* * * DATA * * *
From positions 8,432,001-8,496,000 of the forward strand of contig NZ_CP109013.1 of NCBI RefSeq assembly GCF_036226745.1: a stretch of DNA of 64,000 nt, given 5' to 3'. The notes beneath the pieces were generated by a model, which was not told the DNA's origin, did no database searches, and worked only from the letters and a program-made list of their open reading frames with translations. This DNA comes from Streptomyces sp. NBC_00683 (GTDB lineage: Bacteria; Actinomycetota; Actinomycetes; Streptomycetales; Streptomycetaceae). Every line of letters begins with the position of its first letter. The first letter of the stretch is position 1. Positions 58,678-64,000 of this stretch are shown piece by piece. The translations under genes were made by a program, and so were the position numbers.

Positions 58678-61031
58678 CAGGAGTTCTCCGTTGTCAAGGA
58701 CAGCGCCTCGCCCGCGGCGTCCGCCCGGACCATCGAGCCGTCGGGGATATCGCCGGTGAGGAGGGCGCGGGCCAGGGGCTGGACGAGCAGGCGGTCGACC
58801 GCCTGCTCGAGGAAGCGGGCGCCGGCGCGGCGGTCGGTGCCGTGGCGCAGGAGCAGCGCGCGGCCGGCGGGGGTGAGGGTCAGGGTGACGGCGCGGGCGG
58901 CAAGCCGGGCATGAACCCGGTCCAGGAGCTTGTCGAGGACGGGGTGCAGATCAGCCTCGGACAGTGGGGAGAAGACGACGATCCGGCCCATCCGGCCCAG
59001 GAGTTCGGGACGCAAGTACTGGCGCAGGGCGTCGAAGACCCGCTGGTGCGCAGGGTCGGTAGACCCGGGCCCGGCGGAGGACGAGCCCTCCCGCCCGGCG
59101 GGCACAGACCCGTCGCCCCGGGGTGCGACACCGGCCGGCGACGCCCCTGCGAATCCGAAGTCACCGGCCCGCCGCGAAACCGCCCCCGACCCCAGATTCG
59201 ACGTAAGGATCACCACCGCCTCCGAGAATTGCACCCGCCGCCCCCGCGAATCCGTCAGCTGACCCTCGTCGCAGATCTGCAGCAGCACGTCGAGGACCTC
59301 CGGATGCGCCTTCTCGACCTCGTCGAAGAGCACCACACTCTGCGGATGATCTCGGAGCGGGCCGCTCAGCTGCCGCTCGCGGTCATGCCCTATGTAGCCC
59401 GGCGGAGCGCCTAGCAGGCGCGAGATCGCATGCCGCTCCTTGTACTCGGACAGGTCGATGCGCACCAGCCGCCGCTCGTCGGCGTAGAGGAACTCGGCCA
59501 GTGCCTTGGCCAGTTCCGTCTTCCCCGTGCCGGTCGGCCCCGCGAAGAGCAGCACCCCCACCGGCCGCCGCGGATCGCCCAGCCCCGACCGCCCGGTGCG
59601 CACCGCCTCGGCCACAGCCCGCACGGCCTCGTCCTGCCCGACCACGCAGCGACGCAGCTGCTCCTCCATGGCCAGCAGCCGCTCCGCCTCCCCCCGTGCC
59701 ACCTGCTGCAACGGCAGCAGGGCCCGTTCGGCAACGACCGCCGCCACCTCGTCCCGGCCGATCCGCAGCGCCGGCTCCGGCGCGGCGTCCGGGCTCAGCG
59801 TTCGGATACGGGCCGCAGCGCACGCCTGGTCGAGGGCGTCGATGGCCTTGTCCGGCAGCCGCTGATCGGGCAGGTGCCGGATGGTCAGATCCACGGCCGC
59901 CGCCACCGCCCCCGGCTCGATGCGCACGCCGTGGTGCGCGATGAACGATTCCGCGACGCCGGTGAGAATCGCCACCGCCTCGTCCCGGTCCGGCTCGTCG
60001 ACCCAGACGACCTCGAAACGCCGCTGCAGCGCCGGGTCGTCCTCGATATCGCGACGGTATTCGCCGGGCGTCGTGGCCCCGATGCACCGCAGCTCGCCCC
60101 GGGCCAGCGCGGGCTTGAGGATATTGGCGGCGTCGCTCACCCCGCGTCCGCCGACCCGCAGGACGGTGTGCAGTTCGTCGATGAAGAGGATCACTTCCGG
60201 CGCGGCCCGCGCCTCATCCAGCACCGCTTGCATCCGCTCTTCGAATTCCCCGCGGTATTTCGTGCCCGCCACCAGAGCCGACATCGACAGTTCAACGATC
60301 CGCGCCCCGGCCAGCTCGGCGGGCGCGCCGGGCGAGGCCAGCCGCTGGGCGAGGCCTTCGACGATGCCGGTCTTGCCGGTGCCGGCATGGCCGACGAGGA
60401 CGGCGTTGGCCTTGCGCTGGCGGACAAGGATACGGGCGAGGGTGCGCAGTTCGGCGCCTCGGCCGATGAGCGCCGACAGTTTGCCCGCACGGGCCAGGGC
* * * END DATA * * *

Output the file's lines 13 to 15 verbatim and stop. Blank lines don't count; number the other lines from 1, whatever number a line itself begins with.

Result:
59601 CACCGCCTCGGCCACAGCCCGCACGGCCTCGTCCTGCCCGACCACGCAGCGACGCAGCTGCTCCTCCATGGCCAGCAGCCGCTCCGCCTCCCCCCGTGCC
59701 ACCTGCTGCAACGGCAGCAGGGCCCGTTCGGCAACGACCGCCGCCACCTCGTCCCGGCCGATCCGCAGCGCCGGCTCCGGCGCGGCGTCCGGGCTCAGCG
59801 TTCGGATACGGGCCGCAGCGCACGCCTGGTCGAGGGCGTCGATGGCCTTGTCCGGCAGCCGCTGATCGGGCAGGTGCCGGATGGTCAGATCCACGGCCGC